The delay in schooling is likely to make the initial return to school and subsequent social contact more difficult, particularly for children with anxiety issues. For students with developmental challenges, issues in catching up are likely to be compounded due to their need for additional educational help.
Symptoms of a struggling student with a learning disability include:
- An increase in potentially dangerous behaviours (self-injury like head banging or biting, hitting out at others, throwing objects, shouting and screaming)
- Feeling unwell (always rule out physical reasons for this)
- Repetitive behaviours, sounds, or inquiries have increased.
- Not sleeping well
- Any school-related object, such as school attire, or the necessity to leave the house, causes them to get worried or distressed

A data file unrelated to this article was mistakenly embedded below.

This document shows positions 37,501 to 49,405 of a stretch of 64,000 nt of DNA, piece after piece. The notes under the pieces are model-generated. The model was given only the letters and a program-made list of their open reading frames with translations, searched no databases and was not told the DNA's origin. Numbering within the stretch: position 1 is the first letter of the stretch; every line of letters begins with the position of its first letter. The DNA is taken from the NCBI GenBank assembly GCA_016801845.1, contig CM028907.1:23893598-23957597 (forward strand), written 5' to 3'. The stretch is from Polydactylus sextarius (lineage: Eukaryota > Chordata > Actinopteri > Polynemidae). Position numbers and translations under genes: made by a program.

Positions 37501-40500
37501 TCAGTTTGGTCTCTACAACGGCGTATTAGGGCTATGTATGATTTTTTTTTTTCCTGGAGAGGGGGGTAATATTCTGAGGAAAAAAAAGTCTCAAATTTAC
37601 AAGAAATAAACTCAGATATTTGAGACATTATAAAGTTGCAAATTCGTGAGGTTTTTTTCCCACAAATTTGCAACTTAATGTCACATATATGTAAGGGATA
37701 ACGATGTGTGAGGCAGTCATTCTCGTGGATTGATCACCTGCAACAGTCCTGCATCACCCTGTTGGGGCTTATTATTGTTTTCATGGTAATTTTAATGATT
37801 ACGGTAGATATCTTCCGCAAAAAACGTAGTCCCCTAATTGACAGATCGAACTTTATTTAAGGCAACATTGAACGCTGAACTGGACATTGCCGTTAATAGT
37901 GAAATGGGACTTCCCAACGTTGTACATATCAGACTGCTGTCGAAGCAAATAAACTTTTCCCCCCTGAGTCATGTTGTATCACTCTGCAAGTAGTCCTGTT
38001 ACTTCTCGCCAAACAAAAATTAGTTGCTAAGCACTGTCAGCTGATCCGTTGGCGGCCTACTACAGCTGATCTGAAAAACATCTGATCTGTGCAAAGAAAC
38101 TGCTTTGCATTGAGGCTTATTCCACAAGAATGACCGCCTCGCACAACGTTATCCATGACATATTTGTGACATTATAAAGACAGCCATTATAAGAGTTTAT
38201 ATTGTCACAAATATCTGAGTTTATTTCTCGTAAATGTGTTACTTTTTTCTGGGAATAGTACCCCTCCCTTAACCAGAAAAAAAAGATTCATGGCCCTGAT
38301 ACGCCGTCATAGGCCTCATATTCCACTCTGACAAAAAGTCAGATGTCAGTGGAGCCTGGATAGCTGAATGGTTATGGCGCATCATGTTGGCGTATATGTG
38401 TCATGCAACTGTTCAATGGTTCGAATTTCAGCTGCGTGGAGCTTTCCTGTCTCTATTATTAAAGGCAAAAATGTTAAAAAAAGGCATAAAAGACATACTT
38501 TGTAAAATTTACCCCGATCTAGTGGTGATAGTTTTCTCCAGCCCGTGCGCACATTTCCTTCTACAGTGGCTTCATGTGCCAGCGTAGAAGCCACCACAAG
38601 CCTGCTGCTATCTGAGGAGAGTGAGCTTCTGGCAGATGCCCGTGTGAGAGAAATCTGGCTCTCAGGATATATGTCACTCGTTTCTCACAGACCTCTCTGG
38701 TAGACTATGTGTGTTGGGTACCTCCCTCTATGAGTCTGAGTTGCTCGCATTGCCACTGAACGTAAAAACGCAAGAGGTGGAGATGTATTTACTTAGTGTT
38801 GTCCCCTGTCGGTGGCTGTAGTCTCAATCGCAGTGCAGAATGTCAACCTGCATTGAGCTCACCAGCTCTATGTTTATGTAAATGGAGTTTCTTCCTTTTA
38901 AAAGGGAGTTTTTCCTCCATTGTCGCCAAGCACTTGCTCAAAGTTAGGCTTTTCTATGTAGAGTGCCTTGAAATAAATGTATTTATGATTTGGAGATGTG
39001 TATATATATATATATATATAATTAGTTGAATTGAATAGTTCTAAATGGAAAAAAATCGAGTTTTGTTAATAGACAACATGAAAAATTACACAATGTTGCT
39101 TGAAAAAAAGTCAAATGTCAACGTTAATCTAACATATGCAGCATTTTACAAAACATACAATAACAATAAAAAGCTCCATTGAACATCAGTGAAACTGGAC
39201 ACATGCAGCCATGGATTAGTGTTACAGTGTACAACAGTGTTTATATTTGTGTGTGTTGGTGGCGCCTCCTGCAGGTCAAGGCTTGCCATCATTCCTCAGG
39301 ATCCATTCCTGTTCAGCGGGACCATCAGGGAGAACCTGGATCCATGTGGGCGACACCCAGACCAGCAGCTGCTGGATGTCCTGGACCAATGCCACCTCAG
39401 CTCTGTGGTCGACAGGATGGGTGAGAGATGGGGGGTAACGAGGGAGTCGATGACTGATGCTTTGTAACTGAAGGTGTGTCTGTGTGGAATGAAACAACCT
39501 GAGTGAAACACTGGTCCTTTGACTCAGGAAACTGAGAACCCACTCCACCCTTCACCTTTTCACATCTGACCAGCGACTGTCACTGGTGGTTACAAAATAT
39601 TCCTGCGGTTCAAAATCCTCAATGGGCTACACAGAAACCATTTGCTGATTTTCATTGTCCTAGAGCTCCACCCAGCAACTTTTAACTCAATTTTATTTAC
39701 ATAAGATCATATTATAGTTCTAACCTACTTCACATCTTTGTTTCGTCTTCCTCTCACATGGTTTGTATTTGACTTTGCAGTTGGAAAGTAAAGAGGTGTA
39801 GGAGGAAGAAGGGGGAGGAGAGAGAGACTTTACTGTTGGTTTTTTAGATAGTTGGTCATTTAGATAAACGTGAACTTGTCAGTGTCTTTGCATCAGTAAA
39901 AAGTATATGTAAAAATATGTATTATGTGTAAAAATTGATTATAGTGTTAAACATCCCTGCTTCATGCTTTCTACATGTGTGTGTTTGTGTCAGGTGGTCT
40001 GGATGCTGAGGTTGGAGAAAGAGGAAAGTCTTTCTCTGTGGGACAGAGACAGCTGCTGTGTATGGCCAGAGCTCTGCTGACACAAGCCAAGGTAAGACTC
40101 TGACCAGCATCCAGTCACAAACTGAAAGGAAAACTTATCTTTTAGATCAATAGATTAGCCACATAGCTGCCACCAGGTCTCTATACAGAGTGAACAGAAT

What can schools do?
All of these tactics will have to be customised to meet the demands of each individual.
Each student with a learning disability is unique, and some will require more communicative and visual tools to aid understanding than others. Use easy-to-understand terminology.
Below are some examples of graphic materials that can be used and changed.
1) Normalize and validate the fact that everyone has feelings. And that this is perfectly normal. Anxiety is a natural reaction to feeling threatened or threatened, and it can be amplified during a pandemic. Feelings might be difficult to comprehend, especially returning to an unfamiliar place after a long period of time. Visual symbols and social stories can helps students with learning disabilities understand what to do when they are experiencing specific emotions. Use straightforward language that conveys the message that everyone is concerned at times, and that this is normal, as well as specific examples of what they can do.